Medical Treatment and Advocacy in an Injury Management Program

Posted by
Lance Roux
on Feb 3, 2015

medical treatment and advocacy in an Injury Management ProgramAs we discussed one of last week’s blogs, keeping our workers safe should be a top priority. Developing an injury management program involves selecting the right board-certified occupational health physicians’ clinic that both understands the importance of a full and speedy recovery as well as using a conservative care approach.

Overview of Injury Management

When dealing with an injury, the first step is to determine if calling 9-1-1 is necessary or if first aid would better benefit the injured worker. It is important to use the correct treatment at the right time. Be sure to continue to follow up with the injured worker during their injury until they reach maximum medical improvement, give them assurance,  and make sure they're following up with their physician. It is only when the physician is confident that the worker requires no further medical attention and are feeling better that they may return to work.

Steps to Proper Medical Care

In her recent article in the January 2015 issue of Professional Safety, B.J. Heinrich gives us five best practices you should follow in your injury mangement program.

  1. Employee Advocacy:
    There will be times when an injured employee must wait on approval for surgery or physical therapy. If this is the case, the company’s representative who handles the worker’s compensation claims must be informed. It is the company’s responsibility to advocate for the worker to ensure they receive proper medical care in a timely manner.
  2. Closing the Claim:
    Making sure the correct treatment is used at the right time should be your company’s motto for closing worker’s compensation claims. The representatives at the work site must have prior knowledge of first aid and over-the-counter medications, or have a medical resource available to explain the options to the injured worker. If the worker is in need of upper level medical care, then the work site must provide these items so the worker can be treated quickly.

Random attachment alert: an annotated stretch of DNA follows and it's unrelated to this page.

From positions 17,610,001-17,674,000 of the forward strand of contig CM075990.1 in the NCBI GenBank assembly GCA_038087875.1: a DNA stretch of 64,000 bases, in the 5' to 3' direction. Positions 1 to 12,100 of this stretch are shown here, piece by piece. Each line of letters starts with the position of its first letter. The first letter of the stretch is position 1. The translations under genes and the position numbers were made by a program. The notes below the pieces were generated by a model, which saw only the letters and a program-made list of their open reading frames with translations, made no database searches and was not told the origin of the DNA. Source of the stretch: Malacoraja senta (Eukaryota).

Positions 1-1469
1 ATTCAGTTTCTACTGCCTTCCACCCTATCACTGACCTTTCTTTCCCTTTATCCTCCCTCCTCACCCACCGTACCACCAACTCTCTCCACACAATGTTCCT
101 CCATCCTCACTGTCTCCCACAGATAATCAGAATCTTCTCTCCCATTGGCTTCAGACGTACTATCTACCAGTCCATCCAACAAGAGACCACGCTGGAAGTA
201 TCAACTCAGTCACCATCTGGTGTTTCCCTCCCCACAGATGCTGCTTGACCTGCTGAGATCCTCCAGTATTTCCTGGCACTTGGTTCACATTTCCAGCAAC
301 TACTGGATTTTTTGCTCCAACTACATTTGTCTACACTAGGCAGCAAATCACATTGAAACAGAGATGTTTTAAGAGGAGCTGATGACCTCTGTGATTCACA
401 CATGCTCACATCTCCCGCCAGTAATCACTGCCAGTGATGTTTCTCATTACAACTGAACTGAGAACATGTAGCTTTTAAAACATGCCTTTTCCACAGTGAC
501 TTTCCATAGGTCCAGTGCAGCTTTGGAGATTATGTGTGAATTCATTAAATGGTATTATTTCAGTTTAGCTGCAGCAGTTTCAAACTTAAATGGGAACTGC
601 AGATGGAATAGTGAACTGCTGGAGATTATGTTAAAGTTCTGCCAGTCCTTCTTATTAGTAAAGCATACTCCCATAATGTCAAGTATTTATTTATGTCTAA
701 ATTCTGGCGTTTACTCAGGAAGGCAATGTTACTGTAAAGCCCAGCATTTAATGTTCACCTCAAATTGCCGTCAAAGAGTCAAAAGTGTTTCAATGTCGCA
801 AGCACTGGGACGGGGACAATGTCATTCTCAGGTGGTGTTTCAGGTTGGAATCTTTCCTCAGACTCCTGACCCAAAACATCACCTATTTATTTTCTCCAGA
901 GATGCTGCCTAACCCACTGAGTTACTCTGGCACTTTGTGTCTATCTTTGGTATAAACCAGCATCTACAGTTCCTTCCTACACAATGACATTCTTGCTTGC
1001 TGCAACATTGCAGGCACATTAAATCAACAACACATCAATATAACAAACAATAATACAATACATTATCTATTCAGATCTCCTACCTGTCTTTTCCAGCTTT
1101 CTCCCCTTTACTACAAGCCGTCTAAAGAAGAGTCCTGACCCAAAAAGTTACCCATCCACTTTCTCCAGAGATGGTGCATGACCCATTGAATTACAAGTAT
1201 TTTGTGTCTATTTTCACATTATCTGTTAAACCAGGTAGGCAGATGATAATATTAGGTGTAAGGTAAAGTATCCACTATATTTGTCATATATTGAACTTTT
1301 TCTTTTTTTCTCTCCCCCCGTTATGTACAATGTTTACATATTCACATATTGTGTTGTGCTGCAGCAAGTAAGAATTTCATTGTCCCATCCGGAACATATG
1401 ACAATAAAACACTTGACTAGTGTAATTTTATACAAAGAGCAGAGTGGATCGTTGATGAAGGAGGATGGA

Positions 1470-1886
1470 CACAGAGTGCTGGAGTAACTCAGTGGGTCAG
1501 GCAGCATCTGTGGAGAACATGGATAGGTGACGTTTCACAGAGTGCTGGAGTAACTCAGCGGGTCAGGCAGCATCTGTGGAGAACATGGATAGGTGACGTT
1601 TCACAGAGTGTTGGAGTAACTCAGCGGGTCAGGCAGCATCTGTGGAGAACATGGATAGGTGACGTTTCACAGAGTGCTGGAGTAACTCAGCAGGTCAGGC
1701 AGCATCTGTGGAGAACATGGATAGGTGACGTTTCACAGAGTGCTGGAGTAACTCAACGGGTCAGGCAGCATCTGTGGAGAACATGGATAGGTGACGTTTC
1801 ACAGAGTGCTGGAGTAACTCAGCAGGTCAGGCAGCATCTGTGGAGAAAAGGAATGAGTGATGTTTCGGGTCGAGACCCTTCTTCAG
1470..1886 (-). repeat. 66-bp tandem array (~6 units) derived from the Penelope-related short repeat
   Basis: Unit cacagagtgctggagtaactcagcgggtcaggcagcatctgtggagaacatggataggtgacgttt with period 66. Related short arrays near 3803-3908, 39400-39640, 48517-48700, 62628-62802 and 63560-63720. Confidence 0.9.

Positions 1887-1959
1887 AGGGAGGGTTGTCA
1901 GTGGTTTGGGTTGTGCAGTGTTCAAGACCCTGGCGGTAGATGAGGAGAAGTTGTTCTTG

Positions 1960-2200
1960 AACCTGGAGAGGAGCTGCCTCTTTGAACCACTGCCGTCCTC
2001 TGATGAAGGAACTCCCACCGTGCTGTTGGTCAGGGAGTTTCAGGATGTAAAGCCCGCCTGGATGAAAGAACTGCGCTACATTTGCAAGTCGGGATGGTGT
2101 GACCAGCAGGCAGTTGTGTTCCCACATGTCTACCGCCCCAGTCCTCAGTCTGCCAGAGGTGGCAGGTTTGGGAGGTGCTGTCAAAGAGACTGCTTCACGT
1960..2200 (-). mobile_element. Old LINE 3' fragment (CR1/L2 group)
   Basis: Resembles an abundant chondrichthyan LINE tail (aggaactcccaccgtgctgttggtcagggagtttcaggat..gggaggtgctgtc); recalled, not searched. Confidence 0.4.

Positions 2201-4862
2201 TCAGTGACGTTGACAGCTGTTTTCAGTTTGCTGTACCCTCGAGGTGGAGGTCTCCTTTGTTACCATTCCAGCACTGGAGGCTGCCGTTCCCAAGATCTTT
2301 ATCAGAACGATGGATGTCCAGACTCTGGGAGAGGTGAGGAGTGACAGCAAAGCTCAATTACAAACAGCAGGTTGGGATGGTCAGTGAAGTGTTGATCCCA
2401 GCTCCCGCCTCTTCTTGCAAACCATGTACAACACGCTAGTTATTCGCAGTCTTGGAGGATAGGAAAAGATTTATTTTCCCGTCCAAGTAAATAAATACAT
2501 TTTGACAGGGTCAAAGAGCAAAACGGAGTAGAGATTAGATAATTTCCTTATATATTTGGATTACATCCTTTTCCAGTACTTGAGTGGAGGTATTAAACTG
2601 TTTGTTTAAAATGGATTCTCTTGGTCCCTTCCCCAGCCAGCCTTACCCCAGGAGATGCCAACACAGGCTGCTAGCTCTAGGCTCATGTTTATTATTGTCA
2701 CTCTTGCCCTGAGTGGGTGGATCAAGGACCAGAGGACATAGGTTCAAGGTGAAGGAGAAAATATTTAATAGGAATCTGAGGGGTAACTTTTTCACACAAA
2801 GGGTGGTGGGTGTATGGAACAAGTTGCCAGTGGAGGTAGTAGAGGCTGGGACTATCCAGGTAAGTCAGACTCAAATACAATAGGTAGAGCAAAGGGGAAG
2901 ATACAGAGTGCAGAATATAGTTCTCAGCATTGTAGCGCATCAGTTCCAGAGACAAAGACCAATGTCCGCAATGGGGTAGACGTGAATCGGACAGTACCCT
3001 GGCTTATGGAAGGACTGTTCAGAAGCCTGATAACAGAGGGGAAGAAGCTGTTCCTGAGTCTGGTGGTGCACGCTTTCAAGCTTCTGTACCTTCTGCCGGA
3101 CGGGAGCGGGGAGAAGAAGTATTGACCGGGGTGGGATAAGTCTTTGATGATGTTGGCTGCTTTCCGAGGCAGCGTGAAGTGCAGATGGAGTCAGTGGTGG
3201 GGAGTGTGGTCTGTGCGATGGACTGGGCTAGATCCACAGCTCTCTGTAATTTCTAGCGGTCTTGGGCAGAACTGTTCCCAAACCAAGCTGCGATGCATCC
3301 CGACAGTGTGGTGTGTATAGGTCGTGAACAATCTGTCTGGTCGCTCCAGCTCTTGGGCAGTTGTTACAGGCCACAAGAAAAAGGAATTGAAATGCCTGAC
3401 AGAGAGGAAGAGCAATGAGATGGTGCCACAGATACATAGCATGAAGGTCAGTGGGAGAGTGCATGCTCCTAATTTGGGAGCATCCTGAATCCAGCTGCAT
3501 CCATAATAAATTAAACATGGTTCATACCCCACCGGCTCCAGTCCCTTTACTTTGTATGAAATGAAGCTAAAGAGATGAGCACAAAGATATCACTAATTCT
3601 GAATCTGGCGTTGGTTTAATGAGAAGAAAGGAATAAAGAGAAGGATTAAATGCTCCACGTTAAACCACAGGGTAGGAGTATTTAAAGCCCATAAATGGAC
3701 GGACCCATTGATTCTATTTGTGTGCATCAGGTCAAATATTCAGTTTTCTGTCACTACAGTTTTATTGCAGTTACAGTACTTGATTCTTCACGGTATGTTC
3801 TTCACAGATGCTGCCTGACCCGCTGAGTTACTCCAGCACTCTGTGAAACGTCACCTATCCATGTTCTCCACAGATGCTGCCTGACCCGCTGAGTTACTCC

3. Investigations:
    As soon as an injury occurs, an investigation should begin as soon as possible. Firstly, use the OSHA’s recordable determination chart to figure out if this is an OSHA-recordable incident. These investigations should include a signed statement from the worker. Some examples of what you should include in your report are:

    • If proper PPE was used
    • Was the worker scheduled to perform this tasks at the time it was done?
    • If the worker followed the proper procedures while perform this task.

    Incorporate witness statements and a possible reenactment of the events that occurred. After all the date is collected a summary must be written to determine the correct course of action. 

  4. Escorting Worker to Clinic:
    It is customary to escort the injured worker to their initial evaluation to provide the clinic with the correct billing information for the worker’s compensation carrier. Escorting the worker also allows the company to verify any restrictions the worker may have, off-work notices, and to assure the physician that the company is will to make the necessary accommodations if necessary. 

  5. Following up:
    It is the worker's duty to communicate with the worksite after all doctor’s visits relating to the injury. Providing an employee advocate to call once a week is a good reminder for the worker to inform the company of any documentation that indicates their work statue after each doctor visit. 

While injuries are avoidable with a great prevention plan, if someone does get injured, a good injury management plan can help get the employee back to work quickly and prevent unnecessary OSHA recordables.

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